alexa Suppression of early experimental osteoarthritis by gene transfer of interleukin-1 receptor antagonist and interleukin-10.
Pharmaceutical Sciences

Pharmaceutical Sciences

Pharmaceutica Analytica Acta

Author(s): Zhang X, Mao Z, Yu C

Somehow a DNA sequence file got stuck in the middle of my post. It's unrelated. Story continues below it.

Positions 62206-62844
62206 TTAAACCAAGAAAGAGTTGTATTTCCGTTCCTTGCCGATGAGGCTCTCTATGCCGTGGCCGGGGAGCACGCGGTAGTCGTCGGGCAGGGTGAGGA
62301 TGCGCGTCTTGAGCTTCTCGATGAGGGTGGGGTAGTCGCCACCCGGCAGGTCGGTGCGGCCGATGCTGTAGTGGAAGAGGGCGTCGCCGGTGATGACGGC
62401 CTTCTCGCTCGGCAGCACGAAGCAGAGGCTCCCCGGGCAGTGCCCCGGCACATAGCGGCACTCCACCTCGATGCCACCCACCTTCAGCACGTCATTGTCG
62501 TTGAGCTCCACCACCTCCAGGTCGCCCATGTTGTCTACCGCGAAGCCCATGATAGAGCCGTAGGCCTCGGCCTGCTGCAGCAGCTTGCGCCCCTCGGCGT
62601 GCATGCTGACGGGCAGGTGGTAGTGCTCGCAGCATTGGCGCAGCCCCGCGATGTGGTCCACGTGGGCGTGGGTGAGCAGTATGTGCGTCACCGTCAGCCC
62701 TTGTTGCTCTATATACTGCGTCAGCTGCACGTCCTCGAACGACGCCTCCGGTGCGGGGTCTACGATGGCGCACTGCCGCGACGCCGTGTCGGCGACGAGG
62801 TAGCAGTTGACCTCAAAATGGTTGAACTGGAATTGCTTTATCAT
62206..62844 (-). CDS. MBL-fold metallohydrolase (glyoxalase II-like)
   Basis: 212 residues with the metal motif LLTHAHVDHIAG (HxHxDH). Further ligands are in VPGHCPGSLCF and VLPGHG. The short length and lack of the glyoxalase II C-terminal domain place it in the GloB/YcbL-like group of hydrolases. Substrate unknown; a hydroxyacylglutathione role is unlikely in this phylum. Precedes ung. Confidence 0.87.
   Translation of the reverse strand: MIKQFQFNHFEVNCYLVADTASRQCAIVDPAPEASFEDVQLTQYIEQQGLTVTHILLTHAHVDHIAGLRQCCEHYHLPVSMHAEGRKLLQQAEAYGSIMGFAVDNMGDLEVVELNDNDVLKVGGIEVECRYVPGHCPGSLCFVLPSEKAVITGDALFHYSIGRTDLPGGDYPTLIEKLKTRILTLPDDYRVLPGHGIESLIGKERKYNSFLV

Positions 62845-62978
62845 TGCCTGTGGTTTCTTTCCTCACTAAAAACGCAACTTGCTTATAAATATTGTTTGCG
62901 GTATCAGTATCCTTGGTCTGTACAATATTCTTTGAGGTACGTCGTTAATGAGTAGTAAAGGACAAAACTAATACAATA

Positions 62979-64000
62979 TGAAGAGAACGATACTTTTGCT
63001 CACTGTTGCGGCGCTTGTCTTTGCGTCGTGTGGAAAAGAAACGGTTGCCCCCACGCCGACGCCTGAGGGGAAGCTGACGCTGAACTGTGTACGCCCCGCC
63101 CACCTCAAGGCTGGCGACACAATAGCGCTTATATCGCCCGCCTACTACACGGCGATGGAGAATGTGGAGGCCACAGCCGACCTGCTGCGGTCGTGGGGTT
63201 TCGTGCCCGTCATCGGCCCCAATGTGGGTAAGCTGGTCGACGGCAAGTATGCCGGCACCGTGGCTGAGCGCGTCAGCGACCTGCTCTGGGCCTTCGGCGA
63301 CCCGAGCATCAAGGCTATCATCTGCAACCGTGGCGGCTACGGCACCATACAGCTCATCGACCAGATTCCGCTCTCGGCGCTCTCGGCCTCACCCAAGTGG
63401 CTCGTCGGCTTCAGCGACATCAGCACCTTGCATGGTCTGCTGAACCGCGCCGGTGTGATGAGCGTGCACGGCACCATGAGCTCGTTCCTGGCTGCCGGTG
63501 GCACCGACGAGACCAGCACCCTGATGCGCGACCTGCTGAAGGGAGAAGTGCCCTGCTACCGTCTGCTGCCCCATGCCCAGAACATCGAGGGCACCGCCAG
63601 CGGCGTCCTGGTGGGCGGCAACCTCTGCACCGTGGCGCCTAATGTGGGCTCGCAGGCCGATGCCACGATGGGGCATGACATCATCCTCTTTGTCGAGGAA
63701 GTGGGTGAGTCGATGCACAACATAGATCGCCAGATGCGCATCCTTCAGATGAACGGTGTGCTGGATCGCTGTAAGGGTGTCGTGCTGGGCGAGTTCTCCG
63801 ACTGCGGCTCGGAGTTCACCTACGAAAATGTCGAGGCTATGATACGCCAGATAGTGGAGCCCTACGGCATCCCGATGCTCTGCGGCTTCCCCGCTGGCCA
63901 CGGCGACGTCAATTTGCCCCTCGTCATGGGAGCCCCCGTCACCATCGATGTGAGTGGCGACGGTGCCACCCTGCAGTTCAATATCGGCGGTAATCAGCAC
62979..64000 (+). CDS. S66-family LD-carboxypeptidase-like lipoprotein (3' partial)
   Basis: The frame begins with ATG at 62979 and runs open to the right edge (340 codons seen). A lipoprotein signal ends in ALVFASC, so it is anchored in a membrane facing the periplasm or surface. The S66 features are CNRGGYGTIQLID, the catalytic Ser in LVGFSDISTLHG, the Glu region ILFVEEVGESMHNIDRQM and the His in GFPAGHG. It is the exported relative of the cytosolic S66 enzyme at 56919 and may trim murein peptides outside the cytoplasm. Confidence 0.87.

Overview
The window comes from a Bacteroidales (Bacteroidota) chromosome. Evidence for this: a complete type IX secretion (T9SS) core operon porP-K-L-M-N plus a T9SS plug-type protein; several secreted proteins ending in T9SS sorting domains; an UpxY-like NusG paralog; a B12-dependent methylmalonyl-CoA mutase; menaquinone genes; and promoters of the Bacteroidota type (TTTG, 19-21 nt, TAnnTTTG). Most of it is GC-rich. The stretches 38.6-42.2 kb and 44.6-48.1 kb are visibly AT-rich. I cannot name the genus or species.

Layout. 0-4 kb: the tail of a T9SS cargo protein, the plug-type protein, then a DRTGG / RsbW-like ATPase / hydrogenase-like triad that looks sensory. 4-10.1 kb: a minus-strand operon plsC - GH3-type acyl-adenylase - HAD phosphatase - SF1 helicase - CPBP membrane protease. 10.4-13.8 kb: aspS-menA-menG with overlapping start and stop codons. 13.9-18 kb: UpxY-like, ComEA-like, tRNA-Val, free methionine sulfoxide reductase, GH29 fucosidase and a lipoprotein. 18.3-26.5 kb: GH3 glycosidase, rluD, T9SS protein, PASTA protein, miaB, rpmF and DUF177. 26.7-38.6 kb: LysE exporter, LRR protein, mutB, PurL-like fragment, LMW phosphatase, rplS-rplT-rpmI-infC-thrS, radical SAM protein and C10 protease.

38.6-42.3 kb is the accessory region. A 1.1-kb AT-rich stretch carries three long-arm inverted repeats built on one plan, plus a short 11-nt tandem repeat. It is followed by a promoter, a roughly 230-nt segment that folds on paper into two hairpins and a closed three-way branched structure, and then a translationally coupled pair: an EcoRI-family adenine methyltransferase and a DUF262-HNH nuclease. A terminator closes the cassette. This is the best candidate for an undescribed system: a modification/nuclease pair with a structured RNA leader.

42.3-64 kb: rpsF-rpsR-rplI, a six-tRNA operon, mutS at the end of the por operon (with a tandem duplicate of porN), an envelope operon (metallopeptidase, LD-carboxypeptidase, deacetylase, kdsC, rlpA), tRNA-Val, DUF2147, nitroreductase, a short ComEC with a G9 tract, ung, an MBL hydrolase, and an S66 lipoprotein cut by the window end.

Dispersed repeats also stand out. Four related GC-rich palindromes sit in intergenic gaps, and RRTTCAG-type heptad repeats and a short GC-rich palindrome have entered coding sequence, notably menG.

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Abstract Gene therapy offers a radically different approach to the treatment of arthritis. We demonstrated that cDNA coding for human interleukin-1 receptor-antagonist protein (IL-1Ra) and cDNA coding for human interleukin-10 (IL-10) can be delivered, by ex vivo techniques, to the synovial lining of joints, intra-articular expression of gene significantly reduced cartilage matrix degradation and cartilage breakdown. To achieve this, lapine synoviocytes were first transduced in culture by retroviral infection. The genetically modified synoviocytes were then transplanted by intra-articular injection into the knee joints of OA rabbits, assay of joint lavages confirmed that the gene expression was not lost 14 days after transfer. Knees receiving the IL-1Ra gene had significantly reduced cartilage breakdown. Delivery of the IL-10 gene was less effective, having only a moderate effect on cartilage breakdown. When both genes were injected together, there was a greater inhibition of cartilage breakdown, suggesting that simultaneous gene delivery may be necessary to treat OA by targeting the activities of multiple inflammatory effectors. This article was published in J Orthop Res and referenced in Pharmaceutica Analytica Acta

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